The role of HR and learning leaders has been in an ongoing state of evolution for the past few decades. One of the most significant parts of this evolution has been for HR and learning leaders to move from the role of administrator to a business partner that is actively involved in business planning and strategy execution. And as a business partner, HR and learning leaders are becoming more entrenched in how the business can grow and thrive. Research by Bersin by Deloitte notes that for HR to truly have an impact on business results, it must be responsible for “owning business outcomes,” something that involves a different approach to the typical thinking of an HR function.
For those involved with learning, this is an exciting time because learning can help organizations offer education and training programs anywhere and anytime—not only for employees but also for partners and customers.
By offering partners and customers the ability to improve their own performance through training and education, businesses get a window into their customers’ thoughts, wants and needs so that they can respond to their feedback accordingly. In doing so, businesses can build a community of loyal advocates and ambassadors outside of the employee base.
After all, a happy customer will likely share his or her positive experiences about a business, creating a cost-effective avenue for future referrals. According to Incite Group, 91 percent of business-to-business purchasers said they are more likely to make a purchase if they have been referred by someone who they trust.
Here are three best practices that HR and learning leaders can implement through their current learning management systems (LMSs) to bring added value to their partners and customers.
- Use an LMS to build a loyal and educated customer base. At a basic level, an LMS provides businesses the ability to consistently deliver training and track completions. However, there are more creative ways to strengthen the relationship between your business and its customers through an LMS. For example, you can reward premium users with tiered pricing that provides exclusive promotions and content. Or, you can offer professional development opportunities, such as speaking opportunities or as a guest blogger on your site. Whatever you decide, the best way to find out what learning activity excites your customers or partners is to ask them.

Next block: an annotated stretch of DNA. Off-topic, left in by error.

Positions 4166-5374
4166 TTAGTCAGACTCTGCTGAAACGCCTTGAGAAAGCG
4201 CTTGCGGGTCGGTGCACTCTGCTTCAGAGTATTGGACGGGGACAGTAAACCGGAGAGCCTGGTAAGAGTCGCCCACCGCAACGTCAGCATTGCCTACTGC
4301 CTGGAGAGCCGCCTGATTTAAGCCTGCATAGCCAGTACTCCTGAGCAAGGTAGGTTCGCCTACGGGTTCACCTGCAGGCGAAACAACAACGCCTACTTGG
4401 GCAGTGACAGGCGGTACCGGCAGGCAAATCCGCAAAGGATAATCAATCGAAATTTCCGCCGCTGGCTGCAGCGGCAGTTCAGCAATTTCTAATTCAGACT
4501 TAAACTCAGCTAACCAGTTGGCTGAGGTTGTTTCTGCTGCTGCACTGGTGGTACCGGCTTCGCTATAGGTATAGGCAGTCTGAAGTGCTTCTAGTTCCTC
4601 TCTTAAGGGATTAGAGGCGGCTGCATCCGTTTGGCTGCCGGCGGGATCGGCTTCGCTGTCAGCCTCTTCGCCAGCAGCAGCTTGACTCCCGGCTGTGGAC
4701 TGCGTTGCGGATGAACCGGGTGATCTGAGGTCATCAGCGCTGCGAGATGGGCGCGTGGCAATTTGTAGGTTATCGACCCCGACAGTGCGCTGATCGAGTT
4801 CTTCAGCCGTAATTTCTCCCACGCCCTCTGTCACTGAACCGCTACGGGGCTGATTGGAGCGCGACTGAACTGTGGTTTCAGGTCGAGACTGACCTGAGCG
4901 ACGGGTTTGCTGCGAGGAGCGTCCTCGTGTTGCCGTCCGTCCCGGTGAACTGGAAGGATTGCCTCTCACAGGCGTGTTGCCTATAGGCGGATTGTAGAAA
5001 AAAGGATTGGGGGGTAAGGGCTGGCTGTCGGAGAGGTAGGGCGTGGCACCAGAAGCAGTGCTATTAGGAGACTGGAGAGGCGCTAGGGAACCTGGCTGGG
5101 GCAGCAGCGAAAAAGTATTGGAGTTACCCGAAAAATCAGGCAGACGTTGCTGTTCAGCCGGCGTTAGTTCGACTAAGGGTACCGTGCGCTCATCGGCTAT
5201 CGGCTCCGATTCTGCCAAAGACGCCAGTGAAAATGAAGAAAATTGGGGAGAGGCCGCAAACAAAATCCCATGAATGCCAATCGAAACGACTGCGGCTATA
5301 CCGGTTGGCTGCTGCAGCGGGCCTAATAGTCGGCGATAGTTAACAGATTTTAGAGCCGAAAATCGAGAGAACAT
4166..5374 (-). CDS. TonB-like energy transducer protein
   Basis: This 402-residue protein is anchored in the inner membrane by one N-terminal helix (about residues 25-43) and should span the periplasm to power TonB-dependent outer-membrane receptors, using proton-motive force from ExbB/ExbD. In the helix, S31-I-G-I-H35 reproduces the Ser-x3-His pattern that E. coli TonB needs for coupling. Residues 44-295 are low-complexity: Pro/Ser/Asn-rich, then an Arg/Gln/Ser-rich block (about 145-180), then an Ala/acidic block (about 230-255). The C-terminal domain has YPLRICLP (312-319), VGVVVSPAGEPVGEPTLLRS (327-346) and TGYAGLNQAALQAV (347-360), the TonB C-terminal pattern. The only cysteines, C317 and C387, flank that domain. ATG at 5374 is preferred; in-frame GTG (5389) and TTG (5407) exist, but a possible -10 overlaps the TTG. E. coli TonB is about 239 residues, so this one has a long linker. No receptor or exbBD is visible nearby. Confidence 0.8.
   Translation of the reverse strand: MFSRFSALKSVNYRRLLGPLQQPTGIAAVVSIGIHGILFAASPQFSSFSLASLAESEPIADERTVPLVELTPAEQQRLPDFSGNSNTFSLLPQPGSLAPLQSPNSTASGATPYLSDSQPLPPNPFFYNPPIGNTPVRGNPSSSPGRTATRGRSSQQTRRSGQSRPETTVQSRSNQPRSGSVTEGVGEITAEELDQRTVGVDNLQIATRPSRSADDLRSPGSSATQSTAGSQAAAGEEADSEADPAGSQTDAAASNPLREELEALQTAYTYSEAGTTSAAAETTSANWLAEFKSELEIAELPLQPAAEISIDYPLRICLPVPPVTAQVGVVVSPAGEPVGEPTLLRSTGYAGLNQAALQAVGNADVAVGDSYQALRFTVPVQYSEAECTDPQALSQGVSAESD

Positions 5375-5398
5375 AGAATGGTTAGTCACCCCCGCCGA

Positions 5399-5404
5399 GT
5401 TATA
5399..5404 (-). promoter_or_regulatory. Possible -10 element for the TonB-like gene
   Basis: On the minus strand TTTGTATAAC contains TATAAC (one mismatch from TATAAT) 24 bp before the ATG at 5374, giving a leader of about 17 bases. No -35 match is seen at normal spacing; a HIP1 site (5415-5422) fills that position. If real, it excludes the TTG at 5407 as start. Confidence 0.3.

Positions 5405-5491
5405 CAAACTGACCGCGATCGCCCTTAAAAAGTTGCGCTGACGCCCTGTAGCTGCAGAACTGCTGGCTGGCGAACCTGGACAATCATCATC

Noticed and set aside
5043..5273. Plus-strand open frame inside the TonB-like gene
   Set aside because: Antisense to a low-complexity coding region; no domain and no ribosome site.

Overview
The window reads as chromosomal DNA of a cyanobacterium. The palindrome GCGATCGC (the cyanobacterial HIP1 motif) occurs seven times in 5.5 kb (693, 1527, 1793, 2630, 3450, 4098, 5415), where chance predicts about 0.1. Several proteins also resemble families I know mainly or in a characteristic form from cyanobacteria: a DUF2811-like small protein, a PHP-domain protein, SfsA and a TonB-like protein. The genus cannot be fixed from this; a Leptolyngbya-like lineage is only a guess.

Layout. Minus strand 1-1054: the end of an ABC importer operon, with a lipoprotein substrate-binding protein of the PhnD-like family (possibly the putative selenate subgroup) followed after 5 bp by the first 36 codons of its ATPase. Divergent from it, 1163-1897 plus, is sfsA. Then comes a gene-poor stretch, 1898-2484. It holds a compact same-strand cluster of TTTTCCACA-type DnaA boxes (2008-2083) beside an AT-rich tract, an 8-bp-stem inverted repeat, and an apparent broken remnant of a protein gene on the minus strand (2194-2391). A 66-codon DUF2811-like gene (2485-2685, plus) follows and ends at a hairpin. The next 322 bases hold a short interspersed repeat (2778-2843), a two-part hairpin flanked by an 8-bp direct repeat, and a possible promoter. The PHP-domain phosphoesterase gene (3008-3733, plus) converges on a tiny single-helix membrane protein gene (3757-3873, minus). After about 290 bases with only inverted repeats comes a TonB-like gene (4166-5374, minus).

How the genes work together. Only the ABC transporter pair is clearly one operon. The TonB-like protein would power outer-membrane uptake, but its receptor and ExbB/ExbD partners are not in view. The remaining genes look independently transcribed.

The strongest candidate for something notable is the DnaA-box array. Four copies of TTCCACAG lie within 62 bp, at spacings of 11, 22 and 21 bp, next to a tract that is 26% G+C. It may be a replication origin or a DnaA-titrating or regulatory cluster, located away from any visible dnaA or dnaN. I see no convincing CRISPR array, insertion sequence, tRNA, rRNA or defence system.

- Sell training programs and content to customers and partners. Another benefit that LMSs and extended learning programs can provide is the ability to sell content and training to customers and partners who can use it themselves or refer it to their own customers. Programs such as continued education, training manuals, and webinars can all be distributed through e-commerce platforms, thus creating an additional revenue stream for your organization.
- Increase user confidence through customer education. While there is no way to prevent all technical issues and subsequent customer support calls, you can minimize their frequency by creating a training program that provides customers with all tools and knowledge that they need to gain confidence to troubleshoot potential issues themselves. Reducing the amount of calls and tickets not only is easier on the business, saving money and employee hours, but it also improves the experience for the customer. According to PricewaterhouseCoopers (PwC), even a 5% to 10% reduction in call volume can save up to $10 million annually.
Offering training and education content for partners and customers is just one of the many ways HR and learning leaders can help impact the bottom line for their organization. When it comes to training, businesses can reap the rewards including increased sales, more referrals, and a positive reputation, by educating both internal and external audiences, making the extra effort well worth it.